Antidepressants may reduce efficacy of opioid pain medication: Study

Morgan Liotta

26/06/2019 2:58:06 PM

New research has found common antidepressants can interact with the pain medication tramadol.

Tramadol medication
The study found potential interactions exist for a combination of chronic pain and depression or anxiety medication.

The retrospective cohort study, comprised reviews of the medication records of 152 patients, admitted as inpatients or observation status, at two US-based university hospital medical centres who received scheduled tramadol for at least 24 hours.
The results found those who were also taking the antidepressants fluoxetine, paroxetine or bupropion required ‘significantly more’ pain medication per 24 hours to control breakthrough pain throughout the day, when compared with patients not taking antidepressants.
‘As we looked at the secondary analysis, it ended up being four times as much over their entire hospital stay,’ lead study author Derek Frost said.
Mr Frost said the results demonstrated a clinically relevant decrease in the efficacy of tramadol when used for pain control in patients receiving a strong CYP2D6 inhibitor.
‘Tramadol relies on activation of the CYP2D6 enzyme to give that pain control,’ he said.
‘This enzyme can be inhibited by medications that are strong CYP2D6 inhibitors, such as fluoxetine, paroxetine and bupropion.’
According to the researchers, these drugs are common antidepressants, and the fact depression and anxiety often go hand in hand with chronic pain means the likelihood that a patient is taking one in combination with tramadol is ‘relatively high’.
‘Many chronic-pain patients are taking antidepressants, mainly selective serotonin reuptake inhibitors [SSRIs], which many of these CYP2D6 inhibitors fit into. There are a lot of patients who experience both, unfortunately,’ Mr Frost said.
Alternative SSRIs in the same class of medication, such as sertraline, citalopram and escitalopram, do not inhibit the CYP2D6 enzyme. Researchers recommend other options for patients in the way of pain management, such as nonsteroidal anti-inflammatory drugs (NSAIDs).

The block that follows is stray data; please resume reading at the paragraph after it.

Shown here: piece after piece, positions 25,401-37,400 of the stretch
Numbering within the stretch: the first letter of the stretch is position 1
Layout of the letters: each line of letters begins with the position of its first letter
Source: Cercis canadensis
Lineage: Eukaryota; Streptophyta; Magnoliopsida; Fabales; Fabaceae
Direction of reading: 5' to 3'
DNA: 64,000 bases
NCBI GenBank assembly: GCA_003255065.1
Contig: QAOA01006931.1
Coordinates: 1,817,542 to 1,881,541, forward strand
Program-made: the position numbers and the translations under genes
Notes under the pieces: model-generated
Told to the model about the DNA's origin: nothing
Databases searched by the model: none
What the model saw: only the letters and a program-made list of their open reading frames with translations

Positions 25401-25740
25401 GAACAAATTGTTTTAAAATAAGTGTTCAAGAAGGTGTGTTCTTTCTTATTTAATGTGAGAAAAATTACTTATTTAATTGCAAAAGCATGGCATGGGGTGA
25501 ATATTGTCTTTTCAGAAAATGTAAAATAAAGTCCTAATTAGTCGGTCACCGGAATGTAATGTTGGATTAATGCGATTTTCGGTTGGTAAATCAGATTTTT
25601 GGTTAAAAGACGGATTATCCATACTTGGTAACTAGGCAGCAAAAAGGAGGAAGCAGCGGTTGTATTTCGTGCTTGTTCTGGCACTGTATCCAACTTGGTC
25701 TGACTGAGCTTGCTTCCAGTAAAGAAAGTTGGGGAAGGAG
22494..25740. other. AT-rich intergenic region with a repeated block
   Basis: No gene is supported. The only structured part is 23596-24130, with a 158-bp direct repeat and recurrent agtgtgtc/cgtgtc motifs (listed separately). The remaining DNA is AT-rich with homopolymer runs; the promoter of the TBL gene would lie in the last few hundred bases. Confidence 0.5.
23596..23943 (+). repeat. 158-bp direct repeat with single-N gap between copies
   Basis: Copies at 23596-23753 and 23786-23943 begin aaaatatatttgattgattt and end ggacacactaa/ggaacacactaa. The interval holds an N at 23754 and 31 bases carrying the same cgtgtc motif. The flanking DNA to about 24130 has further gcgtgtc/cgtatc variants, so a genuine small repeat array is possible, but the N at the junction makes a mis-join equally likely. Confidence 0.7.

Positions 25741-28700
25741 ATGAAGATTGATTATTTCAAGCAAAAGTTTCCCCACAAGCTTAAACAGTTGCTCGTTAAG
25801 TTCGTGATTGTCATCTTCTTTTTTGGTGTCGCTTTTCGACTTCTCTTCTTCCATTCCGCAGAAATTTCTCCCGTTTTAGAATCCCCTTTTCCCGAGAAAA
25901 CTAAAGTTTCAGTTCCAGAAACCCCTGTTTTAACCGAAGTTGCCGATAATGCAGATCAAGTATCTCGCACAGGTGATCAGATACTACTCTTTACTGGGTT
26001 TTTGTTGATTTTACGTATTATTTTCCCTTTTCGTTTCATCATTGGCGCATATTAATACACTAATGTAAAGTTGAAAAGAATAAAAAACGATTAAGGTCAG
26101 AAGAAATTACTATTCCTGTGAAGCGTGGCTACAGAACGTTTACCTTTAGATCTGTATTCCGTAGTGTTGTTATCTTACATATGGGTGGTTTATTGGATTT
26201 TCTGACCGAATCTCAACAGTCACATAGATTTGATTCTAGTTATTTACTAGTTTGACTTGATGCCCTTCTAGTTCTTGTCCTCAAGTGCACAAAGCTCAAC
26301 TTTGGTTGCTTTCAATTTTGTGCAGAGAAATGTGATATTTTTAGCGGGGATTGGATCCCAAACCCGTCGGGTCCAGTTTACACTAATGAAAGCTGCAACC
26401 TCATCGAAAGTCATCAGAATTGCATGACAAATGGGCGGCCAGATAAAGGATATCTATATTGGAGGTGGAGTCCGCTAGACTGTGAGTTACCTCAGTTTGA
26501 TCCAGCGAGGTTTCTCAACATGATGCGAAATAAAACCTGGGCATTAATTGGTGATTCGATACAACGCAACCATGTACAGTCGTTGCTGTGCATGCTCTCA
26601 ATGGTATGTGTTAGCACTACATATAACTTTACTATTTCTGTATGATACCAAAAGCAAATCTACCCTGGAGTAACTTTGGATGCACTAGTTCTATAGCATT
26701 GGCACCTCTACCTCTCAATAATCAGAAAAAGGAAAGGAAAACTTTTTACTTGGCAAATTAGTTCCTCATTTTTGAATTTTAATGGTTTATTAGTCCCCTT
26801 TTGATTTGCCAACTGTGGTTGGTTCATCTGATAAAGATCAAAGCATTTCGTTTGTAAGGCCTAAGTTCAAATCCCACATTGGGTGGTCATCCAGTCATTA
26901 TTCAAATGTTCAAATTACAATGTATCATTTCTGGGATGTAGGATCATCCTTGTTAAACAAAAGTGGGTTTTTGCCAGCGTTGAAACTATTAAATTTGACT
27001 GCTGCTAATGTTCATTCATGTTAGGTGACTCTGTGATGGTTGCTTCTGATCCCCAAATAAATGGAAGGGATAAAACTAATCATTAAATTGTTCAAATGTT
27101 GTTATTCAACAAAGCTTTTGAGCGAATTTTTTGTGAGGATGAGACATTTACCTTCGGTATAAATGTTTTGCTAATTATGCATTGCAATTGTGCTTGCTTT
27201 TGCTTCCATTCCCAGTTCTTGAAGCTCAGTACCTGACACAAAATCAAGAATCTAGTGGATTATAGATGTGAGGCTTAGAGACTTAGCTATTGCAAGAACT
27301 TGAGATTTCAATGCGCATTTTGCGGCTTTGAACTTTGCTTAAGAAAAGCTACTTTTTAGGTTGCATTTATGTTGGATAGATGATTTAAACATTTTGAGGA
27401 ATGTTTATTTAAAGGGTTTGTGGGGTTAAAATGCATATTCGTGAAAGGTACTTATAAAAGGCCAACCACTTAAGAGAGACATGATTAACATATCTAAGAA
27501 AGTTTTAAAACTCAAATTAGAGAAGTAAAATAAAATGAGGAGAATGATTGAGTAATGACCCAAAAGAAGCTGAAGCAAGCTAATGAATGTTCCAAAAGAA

‘Non-opioid medications are an option ... [but] if we need to use opioids, a scheduled morphine or a scheduled oxycodone would avoid this interaction,’ Mr Frost said.
The study also underlines the importance of healthcare providers being aware of the potential interactions for patients who have a combination of chronic pain and depression or anxiety – some of whom may be suspected of drug-seeking behaviour when, in fact, they may be under-medicated and seeking more effective pain relief.
This is the first study to document the effects of the interaction of tramadol with the antidepressants fluoxetine, paroxetine or bupropion in a real-world setting with patients on existing medication.
Researchers hope the results will encourage healthcare providers to review medication lists for the interaction between common antidepressants and tramadol, and adjust regimens accordingly to ensure adequate pain control, also helping to reduce risk of addiction if they exceed the prescribed dose of tramadol.
‘For patients who have the combination of chronic pain and depression or anxiety, keep in mind that this interaction does exist, and if you have a patient approaching you saying, “This medication isn't working for me”, is there an interaction at play?’ Mr Frost said.

antidepressants opioids pain medication tramadol

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Dr Felix Bisterbosch   27/06/2019 11:00:28 AM

Combination of Tramadol with anti depressant is not good anyway because of risk of Seritonerg syndrome